Do you ever get all soppy sentimental over certain foods? It may sound silly, but mine is simply with egg tarts. When I initially came to live in Paris, it was sometimes overwhelming trying to cope with the language. Everyone spoke so fast! As a lost Scottish chatterbox, I often felt dumbstruck following tongue-twisting euuh-ahh-oooh French lessons at Alliance Française. Antoine, who had the sweet tooth, would buy egg tarts frequently to cheer me up. They remain a sweet comfort whenever I’m feeling a bit numb dumb. Yes, even 20 years on, it still happens when my children now correct my French!
Just recently, I discovered a wonderful blog, Roti n Rice. Its author, Biren, was preparing fascinating recipes that were a mix of Asian dishes but somehow seemed familiar with Western influences. Biren was brought up in Malaysia and so was used to her family serving a mix of Chinese, Malay, and Indian cuisines. As she grew up, Western, Japanese, and other East Asian cuisines were thrown into the mix. Now Biren lives in Minnesota. What more can I say? Biren mixes the two cooking cultures of Roti (meaning bread in Malay, Hindi, and other South Asian languages) with rice and noodles.
I was delighted when Biren accepted to do a guest post for us today, to add to the egg yolk recipe series. What kind of twist would she do to an egg tart? Well hang on, folks; wait until you see how my humble studenty egg tart has been given the new dinner party treatment. Let me hand you over to Biren.
Greetings to all you Macaronivores! I am Biren of Roti n Rice and I am much honored to be here today, contributing to Le Blog’s new series on egg yolk recipes. First of all, I would like to thank my gracious host, Jill for the invitation and to congratulate her on “Mad About Macarons”. I have heard many good things about the book.
This new series on egg yolks is such a brilliant idea. It fills a niche in using up egg yolks, saving the whites for macarons. I have enjoyed the recipes from the other guest posts and look forward to more in the coming days.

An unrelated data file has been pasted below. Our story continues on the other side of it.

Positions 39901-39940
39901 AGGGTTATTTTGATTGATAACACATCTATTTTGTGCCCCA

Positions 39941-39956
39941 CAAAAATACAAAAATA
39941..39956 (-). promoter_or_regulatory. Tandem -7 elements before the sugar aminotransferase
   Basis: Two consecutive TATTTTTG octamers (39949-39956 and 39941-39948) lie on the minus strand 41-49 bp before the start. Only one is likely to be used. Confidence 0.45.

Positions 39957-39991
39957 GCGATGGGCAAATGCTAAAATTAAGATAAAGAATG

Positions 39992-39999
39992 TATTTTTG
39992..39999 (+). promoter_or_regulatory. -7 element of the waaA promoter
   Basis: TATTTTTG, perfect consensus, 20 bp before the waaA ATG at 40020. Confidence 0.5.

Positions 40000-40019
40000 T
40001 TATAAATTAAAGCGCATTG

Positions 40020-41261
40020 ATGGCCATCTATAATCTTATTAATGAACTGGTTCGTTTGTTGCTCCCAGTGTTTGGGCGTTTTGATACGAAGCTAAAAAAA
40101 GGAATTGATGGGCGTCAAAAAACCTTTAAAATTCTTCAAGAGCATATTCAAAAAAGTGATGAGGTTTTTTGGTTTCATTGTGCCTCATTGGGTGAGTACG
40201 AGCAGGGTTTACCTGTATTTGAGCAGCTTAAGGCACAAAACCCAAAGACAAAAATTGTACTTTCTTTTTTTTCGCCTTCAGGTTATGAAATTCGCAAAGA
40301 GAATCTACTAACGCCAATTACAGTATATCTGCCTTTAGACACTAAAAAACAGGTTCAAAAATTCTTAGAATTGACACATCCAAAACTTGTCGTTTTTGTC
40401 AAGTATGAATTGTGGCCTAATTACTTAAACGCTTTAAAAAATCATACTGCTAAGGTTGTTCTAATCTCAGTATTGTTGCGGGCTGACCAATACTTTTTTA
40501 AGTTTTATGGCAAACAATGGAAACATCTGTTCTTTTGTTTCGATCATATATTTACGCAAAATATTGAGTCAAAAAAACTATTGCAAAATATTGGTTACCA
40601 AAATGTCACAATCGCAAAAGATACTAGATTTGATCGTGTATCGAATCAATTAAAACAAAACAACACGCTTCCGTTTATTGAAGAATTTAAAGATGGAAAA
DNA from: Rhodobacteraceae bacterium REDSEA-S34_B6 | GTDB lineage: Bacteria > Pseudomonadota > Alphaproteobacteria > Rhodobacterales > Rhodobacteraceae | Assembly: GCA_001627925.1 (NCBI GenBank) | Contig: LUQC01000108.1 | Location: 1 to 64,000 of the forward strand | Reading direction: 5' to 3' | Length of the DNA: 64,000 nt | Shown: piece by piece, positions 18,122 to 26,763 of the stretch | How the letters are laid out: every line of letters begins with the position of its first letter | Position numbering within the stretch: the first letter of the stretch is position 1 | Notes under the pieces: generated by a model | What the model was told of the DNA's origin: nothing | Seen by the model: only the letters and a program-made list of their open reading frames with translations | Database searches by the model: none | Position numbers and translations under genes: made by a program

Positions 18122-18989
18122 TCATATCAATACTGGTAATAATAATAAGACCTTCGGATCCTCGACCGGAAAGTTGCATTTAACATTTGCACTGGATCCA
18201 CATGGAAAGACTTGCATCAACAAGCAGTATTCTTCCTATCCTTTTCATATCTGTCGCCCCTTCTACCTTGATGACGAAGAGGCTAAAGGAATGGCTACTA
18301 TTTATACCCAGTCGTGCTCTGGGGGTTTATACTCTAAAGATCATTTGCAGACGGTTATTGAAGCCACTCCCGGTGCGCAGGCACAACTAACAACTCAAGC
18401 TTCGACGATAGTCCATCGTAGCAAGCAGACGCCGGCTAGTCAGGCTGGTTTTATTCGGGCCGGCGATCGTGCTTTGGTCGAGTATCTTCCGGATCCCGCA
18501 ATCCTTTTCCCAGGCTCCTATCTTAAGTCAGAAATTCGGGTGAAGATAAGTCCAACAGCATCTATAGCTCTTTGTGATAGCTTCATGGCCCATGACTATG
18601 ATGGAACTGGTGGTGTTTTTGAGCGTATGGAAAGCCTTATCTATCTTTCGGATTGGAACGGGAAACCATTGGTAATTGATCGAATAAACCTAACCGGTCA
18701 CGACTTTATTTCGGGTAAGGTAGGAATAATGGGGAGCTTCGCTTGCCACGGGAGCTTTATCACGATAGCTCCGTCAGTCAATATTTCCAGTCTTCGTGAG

Now, it is my turn to share a recipe with you that is reminiscent of the egg tart, a dim sum favorite. Instead of a pastry crust, I made an easy pressed graham cracker crust* filled with a mango custard. The custard is light and slightly tangy, contrasting beautifully with the crust. These tarts can be made ahead if you are having guests. Cover and leave to chill in the fridge until ready to be served. Enjoy!
(* Graham crackers may not be found outside of the US. Please substitute with Marie biscuits or Digestive biscuits. Ginger snaps would also work.)
Mango Egg Tarts
(makes 6 tarts)
Graham Cracker Crust
1¼ cups (140g) finely crushed Graham crackers (Marie biscuits, Digestive biscuits, or ginger snaps)
2 tbsp sugar
5 tbsp (70g) unsalted butter, melted
1 cup (240ml) mango puree
¾ cup (170ml) coconut milk
2 egg yolks
2 tbsp sugar
2 tbsp (30gm) butter
2 tbsp rice flour
Line a standard size muffin pan with 8 foil liners.
Graham Cracker Crust
Stir together crushed graham crackers, sugar and butter until well combined. Press mixture evenly onto the bottom and sides of lined muffin pan. Bake in a 350?F (180°C) oven for 8 minutes. In the mean time, work on the custard. When crust is ready, remove and cool on a rack. Leave oven on.